The energy crisis over oil that rocked the industrial West in the early 1970s is, to some degree, only a distant memory. But in much of the Third World, a fuel crisis is raging out of control. According to a report entitled Fuelwood. The Energy Crisis That Won't Go Away, published by Earthscan (part of the International Institute for Environment and Development, based in London), forests in underdeveloped countries are disappearing faster than they can be replaced. And that in spite of a $100-million-a-year reforestation program sponsored by the World Bank. In many poor nations, firewood supplies more than 90 percent of fuel needs. The main cause of deforestation in the Third World is the creation of new farmland. As new land is cleared of trees to plant badly needed crops, firewood becomes scarce. Animal dung, needed for fertilizer, is increasingly burned for fuel. The resulting poor crops drive farmers to clear still more land, further exacerbating the fuel shortage. The Earthscan report estimates that a 5-to 20-fold increase in tree planting, depending on the area, is required to solve the problem. But such increases, says the report, are "far beyond any realistic possibility" for many countries. Some alternate fuels are available, but only to those who can afford them. For the majority of the Third World , the report concludes: "The depletion of formerly free firewood supplies means that fuel joins food , water and housing on the list of basic needs that are satisfied inadequately and with great trouble." Consequently, "Poor people in much of Africa, Asia and Latin America will be able to cook their meals only at tragic cost for themselves and the environment."
Human Illness Linked To Drugged Livestock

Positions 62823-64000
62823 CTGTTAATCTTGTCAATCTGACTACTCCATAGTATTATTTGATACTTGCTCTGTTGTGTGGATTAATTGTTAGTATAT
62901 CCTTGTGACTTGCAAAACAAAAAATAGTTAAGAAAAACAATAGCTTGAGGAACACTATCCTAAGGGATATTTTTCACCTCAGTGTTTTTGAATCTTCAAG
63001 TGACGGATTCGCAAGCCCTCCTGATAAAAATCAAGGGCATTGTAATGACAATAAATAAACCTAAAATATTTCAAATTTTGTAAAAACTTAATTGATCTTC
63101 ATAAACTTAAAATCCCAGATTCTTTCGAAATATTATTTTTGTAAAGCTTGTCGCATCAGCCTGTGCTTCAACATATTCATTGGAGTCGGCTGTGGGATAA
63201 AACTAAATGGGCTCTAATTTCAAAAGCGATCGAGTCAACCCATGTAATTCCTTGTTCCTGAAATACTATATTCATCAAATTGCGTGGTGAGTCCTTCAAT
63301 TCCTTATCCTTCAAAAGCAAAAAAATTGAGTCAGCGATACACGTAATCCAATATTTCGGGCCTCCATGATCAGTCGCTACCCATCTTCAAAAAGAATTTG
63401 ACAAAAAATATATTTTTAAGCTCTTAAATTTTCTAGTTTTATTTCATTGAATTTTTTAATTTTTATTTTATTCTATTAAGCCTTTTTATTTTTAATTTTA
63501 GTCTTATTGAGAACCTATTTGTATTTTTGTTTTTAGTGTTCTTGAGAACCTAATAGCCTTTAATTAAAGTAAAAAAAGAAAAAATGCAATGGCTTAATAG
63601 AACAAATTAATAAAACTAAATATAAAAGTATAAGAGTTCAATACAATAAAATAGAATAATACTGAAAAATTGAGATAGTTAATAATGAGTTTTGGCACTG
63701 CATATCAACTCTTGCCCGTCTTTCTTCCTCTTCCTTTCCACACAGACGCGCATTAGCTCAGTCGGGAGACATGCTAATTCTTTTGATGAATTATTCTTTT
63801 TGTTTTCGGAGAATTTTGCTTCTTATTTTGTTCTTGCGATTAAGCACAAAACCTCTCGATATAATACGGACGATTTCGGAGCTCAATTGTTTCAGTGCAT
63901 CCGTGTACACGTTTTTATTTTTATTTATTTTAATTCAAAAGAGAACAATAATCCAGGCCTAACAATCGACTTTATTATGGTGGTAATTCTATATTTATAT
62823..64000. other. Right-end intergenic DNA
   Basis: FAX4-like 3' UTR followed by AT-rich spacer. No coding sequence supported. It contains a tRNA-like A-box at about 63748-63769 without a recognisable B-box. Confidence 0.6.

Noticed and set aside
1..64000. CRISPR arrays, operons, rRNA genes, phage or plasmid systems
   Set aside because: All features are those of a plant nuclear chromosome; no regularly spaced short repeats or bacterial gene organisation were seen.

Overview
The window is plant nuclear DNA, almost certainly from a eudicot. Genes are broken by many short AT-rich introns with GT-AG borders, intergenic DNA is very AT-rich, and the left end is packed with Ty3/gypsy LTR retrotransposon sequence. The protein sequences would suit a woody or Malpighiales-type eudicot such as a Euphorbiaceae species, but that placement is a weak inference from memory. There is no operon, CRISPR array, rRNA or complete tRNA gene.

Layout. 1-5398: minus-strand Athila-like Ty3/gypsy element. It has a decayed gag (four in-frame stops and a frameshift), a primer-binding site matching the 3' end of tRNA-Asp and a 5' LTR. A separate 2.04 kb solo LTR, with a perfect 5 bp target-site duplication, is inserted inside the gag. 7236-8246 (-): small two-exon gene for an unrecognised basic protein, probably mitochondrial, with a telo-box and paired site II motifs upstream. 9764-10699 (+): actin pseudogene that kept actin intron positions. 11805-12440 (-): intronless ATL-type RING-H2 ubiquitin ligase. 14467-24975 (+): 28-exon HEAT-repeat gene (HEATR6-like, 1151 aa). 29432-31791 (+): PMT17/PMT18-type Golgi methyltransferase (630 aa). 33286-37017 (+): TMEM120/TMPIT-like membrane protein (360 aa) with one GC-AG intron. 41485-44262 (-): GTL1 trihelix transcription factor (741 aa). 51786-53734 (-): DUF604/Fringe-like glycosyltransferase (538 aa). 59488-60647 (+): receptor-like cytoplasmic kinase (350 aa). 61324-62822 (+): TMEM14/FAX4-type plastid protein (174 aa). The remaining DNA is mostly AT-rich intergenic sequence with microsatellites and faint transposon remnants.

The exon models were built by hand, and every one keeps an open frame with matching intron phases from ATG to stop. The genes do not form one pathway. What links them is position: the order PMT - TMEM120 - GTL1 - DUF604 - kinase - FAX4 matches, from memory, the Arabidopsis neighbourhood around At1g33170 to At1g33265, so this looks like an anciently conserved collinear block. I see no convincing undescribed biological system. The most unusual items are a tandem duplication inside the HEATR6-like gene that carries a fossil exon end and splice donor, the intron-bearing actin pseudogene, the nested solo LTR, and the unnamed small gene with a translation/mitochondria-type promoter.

Widespread use of antibiotics to stimulate growth in farm animals is being blamed for the development of drug-resistant bacteria in humans. Nearly 50 percent of the antibiotics made in the United States, for example, are fed to farm animals. In 1983 $270 million worth of antibiotic food additives were sold. Medical scientists have long suspected that animals fed a steady diet of antibiotics with their feed were potential factories for drug-resistant bacteria. Antibiotics destroy weaker strains of bacteria and permit more resilient organisms to flourish . Drug manufacturers and meat producers have long insisted there was no evidence that resistance could be passed from livestock to humans. Recent investigations by the U.S. Centers for Disease Control, however, have renewed efforts to restrict use of antibiotics for farm animals. New leads emerged from 11 severe cases of salmonella poisoning in Minnesota. All these cases were caused by Salmonella newport, a virulent strain. In each case, the virus showed resistance to several common antibiotics. CDC determined that the salmonella came from beef. Antibiotic resistance was transferred to human bacteria when people ate undercooked meat or became contaminated by raw meat. A clear connection between human diseases and the use of drugs in animal feed had been discovered, concluded B report by Dr. Scott Holmberg in the New England Journal of Medicine.